Will your high-efficiency hot water heater be problem?
It’s time to replace your old, energy-guzzling hot water heater, boiler, dehumidifier or heating system and you’ve done your homework. You are going to save energy and money in the long run by switching to a high-efficiency condensing heating system or boiler. Good for you! As with any home enhancement job, it’s essential to know the nuances of proper installation even if you’re relying on an expert to do the job.
A growing variety of property owners are turning to boilers, HVAC systems and hot water heater that count on condensing to optimize the unit’s performance. Rather of venting hot exhaust gases out through a flue, these devices catch extra heat from the exhaust and use it to enhance the device’s heating ability - water gets heated quicker, using less energy. Condensing units typically cost more than traditional choices; the energy cost savings can rapidly balance out the higher preliminary cost tag.
However, condensing systems present a new problem condensate waste. Water is the byproduct of the efficiency-boosting condensing procedure, but waste water produced from a combustion process ends up being acidic. When natural gas burns inside a heating system or boiler, the flame draws in atmospheric nitrogen. The heat causes a chemical reaction that develops nitrogen dioxide and laughing gas both which get dissolved into the waste water.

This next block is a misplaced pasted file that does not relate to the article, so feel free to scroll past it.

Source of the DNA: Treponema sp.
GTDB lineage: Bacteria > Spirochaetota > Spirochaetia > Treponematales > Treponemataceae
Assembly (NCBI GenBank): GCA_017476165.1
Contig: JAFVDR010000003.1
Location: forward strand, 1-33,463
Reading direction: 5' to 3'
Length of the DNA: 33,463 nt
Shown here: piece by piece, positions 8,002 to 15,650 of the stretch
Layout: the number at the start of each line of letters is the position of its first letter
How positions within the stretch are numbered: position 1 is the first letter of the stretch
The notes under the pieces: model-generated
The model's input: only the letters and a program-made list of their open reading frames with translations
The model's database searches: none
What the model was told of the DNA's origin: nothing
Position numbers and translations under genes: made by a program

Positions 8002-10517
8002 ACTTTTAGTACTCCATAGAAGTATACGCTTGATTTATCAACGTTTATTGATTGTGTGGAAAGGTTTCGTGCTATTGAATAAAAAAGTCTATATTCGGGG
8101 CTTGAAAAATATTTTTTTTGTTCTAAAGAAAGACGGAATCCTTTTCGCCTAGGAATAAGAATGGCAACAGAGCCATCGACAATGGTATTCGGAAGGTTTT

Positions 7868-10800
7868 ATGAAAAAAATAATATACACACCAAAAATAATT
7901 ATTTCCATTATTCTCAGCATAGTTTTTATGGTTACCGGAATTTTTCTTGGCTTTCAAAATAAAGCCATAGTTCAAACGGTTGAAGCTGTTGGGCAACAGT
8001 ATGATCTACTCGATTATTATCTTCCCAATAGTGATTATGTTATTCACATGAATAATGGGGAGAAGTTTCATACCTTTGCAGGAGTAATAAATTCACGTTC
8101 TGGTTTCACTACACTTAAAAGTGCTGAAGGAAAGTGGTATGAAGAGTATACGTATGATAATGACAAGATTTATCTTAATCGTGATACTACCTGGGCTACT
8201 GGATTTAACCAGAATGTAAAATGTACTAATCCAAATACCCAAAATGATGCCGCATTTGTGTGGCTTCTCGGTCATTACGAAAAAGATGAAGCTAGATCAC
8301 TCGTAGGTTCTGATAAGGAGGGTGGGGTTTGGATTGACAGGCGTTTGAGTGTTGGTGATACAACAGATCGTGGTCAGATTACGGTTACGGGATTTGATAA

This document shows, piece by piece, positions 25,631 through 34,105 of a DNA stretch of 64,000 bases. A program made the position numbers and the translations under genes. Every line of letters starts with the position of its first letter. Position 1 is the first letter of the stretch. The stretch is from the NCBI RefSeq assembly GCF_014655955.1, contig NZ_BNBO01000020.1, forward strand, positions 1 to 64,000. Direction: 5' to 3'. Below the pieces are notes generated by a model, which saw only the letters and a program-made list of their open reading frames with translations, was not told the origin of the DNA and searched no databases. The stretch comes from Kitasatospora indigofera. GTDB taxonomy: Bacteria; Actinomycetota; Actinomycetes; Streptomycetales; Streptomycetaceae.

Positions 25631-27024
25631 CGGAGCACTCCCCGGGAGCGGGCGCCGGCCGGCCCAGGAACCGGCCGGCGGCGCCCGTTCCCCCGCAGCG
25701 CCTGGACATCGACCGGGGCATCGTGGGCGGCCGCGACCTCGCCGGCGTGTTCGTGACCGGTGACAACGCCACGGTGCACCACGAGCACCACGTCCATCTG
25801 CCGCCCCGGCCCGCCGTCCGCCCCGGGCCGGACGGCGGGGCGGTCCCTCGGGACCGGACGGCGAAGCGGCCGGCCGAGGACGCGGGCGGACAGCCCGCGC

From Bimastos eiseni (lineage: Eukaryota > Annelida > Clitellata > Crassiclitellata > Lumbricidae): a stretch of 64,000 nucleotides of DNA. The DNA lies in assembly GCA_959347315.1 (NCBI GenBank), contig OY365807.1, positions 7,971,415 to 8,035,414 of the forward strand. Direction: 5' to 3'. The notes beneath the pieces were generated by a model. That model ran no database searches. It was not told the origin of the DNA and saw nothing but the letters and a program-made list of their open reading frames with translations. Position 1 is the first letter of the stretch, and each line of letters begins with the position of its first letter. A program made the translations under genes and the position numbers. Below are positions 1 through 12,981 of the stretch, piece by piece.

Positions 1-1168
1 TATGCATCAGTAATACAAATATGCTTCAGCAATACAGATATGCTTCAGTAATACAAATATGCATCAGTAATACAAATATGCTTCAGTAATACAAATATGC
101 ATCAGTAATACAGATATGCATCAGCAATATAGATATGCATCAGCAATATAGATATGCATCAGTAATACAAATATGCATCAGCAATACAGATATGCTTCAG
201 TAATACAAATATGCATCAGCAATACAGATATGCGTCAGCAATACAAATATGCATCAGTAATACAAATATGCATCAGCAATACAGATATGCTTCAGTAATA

If the condensate waste is vented into a home s plumbing system, gradually the acidic water can corrode the metal pipes, describes Chris Peterson of Saniflo, a manufacturer of drain-pump systems. Ultimately, the thing property owners did to save them money, ends up costing those hundreds or even countless dollars when they have to replace pipes degraded by acidic condensate.
Pumping the waste outside the home or into sanitary drains typically isn’t an excellent solution. Those methods either put the acidic waste into ground water, or channel it through municipal and county owned pipes that can also be rusted by the condensate waste.
The smart, long-lasting solution is to neutralize the acidic material in the condensate waste before it ever goes into any piping, he states. Condensate waste neutralization is also required by the International Plumbing Codes, which are in force in lots of parts of the nation. Some areas, like New England, are currently strictly implementing this code for installation of condensing devices. Other states will quickly follow.
Condensate waste gets filtered through limestone granules in a tray before the pump moves the water into the drain or septic system. The pump makes sure condensate waste doesn’t linger in or around the device, and the reducing the effects of function eliminates the level of acidity that might harm water and sewage system pipes.
High-efficiency condensing boilers, HVAC systems and hot water heater can help house owners reduce their fuel costs over the life of the systems, Peterson states. But to truly get the maximum value - and guarantee your money-saving investment doesn’t cause issues down the roadway – it’s essential to likewise neutralize the condensate waste such units emit.